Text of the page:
Volley3.jpg Maiken leads a unit of Norman archers at Battle of Hastings 2016

The unit is coordinated by a series of orders. Commands directed to all members of the unit start with the word “Archers…”

About turn Command: Archers, about turn! The archers stand in a line. On the command "about turn" they turn to the right 180o. Archers bring their bow upright so as not to strike another warrior with it.

Free Melee Command: Loose at will! At certain times in a scripted battle, archers are not required to operate as a unit. The Command “Loose at will” informs archers that they may move on the field, choose targets and loose individually

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Open order The archers always form up in open order. They stand in a line facing the enemy an arms distance from the warrior either side of them. If two ranks of archers are ordered to extend the line they form a single line in extended order. The open order command returns them to their standard formation.

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Volleying

The first commands that an archer has to learn are:

Knock - fit an arrow to the string

Draw - Aim and draw the string back ready to shoot

Loose - Loose the string and launch the arrow

Stop - Stop what you are doing and await further orders

Archers will be notified of the angle of release by the unit commander. High angle instructs arrows must be launched at an angle of over 45 degrees.

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Low angle instructs arrows must be launched at an angle of under 45 degrees.

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Working together as a unit by volleying gives archers the means to devastate the enemy and turn the tide of a battle as seen here at the 950th anniversary of the Battle of Hastings.

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Rolling volleys

Sometimes volleys are staggered so as to provide a continual attack of missiles on the enemy. The archers stand in Open Order in a single rank one arm's length apart, at ease. On the command rolling volleys left or rolling volleys right they do nothing.

On the command nock they all fit an arrow to their bows.

On the command draw the archer at the end of the rank designated by right or left draws. They are the first archer.

On the command loose the first archer looses at the target then the next archer draws and also looses. Each archer continues in turn loosing at the target. When the archer at the end of the rank has loosed, that archer shouts gone and the drills above are repeated until the command stop is given. On the command stop the archers stop what they are doing and await further orders. Any archer unable to loose in turn, shouts miss and the next archer looses instead. Here is a rolling volley left. Note the archer at the end of the rank on the right is watching and will give the shout gone after he has loosed.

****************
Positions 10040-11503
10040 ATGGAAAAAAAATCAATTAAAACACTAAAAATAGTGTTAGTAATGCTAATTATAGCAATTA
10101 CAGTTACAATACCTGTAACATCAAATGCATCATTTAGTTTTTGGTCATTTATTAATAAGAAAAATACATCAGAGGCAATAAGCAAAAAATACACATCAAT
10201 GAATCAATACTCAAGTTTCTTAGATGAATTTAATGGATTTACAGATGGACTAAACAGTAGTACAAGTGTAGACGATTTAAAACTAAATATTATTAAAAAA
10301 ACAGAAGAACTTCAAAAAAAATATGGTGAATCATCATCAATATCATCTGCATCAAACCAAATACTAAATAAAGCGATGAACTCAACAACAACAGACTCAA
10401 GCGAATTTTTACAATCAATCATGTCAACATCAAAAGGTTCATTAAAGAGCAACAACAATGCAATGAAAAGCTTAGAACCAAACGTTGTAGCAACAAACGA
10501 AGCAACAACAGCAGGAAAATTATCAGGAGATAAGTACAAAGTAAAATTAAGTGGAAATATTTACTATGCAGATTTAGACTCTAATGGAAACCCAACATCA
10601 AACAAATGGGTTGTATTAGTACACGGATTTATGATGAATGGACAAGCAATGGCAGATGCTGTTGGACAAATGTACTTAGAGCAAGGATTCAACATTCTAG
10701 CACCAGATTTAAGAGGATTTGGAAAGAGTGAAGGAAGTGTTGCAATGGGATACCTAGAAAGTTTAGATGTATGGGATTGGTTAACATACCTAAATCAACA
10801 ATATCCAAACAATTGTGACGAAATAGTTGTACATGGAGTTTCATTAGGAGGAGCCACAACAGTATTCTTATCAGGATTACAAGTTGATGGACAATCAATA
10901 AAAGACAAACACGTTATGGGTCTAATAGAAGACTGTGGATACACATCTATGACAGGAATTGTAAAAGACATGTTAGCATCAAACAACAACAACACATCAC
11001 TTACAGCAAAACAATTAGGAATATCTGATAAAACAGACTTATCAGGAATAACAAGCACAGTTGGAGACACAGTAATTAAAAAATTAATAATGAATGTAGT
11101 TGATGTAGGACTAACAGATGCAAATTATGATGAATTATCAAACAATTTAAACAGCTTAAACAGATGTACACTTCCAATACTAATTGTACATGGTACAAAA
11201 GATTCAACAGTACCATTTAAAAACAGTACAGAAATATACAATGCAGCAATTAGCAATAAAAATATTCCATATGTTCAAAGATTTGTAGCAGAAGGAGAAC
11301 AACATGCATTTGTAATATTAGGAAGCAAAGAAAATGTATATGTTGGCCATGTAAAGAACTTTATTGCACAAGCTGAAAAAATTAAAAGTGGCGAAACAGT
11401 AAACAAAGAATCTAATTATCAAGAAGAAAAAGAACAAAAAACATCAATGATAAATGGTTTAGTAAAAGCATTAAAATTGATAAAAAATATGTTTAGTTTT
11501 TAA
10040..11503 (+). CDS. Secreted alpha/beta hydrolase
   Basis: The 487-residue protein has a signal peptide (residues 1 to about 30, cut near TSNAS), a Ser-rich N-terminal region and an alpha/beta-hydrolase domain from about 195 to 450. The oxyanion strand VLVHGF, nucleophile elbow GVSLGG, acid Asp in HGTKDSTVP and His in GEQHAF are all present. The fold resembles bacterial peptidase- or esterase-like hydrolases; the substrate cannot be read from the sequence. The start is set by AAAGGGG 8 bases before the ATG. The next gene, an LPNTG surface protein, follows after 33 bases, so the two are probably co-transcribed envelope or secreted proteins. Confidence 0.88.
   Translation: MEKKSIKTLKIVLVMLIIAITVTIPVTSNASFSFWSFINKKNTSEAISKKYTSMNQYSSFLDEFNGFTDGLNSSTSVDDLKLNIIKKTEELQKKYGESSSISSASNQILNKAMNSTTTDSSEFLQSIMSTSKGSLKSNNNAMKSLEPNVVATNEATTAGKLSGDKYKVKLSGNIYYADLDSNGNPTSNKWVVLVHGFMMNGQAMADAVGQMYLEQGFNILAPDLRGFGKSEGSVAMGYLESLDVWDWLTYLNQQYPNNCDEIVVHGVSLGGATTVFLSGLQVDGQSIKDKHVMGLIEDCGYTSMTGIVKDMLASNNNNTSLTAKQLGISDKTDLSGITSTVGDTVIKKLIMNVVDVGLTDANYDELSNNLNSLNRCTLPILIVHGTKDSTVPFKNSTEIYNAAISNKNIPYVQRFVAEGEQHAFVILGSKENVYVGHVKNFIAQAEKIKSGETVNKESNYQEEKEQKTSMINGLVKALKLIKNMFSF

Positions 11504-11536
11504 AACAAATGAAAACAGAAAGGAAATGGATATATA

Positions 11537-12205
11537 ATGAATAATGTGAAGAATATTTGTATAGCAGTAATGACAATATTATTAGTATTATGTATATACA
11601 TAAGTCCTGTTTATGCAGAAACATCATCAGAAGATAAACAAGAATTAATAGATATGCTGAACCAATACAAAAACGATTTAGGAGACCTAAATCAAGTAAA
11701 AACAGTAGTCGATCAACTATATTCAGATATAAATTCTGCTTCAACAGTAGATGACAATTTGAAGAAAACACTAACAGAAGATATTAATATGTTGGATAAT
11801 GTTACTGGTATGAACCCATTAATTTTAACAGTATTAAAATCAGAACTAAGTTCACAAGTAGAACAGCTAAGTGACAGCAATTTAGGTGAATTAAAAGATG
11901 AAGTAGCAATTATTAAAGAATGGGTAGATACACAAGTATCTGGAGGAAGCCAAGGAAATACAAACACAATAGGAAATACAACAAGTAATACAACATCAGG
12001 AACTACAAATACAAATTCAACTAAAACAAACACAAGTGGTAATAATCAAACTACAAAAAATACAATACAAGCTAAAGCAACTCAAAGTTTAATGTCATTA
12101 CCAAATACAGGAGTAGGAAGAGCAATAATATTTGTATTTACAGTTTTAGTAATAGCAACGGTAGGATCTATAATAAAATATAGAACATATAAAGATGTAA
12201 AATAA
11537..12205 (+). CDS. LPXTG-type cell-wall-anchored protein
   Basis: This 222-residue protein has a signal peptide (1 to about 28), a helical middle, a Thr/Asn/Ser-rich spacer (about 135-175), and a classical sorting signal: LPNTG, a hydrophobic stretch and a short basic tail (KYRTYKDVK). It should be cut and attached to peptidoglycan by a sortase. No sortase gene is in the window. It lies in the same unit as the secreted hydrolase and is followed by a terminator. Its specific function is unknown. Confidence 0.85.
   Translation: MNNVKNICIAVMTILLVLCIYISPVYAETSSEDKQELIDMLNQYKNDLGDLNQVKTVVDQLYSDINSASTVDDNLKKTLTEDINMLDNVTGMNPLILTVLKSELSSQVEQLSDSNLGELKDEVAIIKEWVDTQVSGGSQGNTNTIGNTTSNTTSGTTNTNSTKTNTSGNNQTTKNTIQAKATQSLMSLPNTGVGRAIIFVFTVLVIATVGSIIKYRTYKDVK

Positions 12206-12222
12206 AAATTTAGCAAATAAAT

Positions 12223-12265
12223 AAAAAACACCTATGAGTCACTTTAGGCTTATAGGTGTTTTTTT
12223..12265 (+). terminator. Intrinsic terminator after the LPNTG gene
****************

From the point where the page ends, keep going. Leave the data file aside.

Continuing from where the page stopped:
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And here is a rolling volley from the right, this one in high angle. Note the archer on the end of the rank on the left is watching and will signify the end of the rolling volley with the instruction gone.

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Volleying, ranks advancing

Sometimes a unit of archers want to maintain attacks on the target whilst closing distance. This can be achieved with volleys, with the ranks advancing after each release of missiles. The archers are commanded to form two ranks in extended order which is two arm lengths apart, at ease. On the command volleying, ranks advancing they do nothing.

On the command nock both ranks fit arrows to their strings.

On the command draw the front rank draws.

On the command loose the front rank archers loose together and then fit another arrow to their bows. The rear rank steps forward as the front rank looses and takes up a position two paces in front of the front rank becoming themselves the front rank.

The command nock is no longer given and on the commands draw and loose the above drills are repeated. On the command stop the archers stop what they are doing and await further orders.

Volleyadvance.jpg


Volleying, ranks retiring

Sometimes a unit of archers want to retire in good order whilst maintaining attacks on the target. This can be achieved with volleys, with the ranks retiring after each release of missiles. The archers are formed in two ranks in extended order two arm lengths apart, at ease. On the command volleying, ranks retiring they do nothing.

On the command nock both ranks fit arrows to their strings.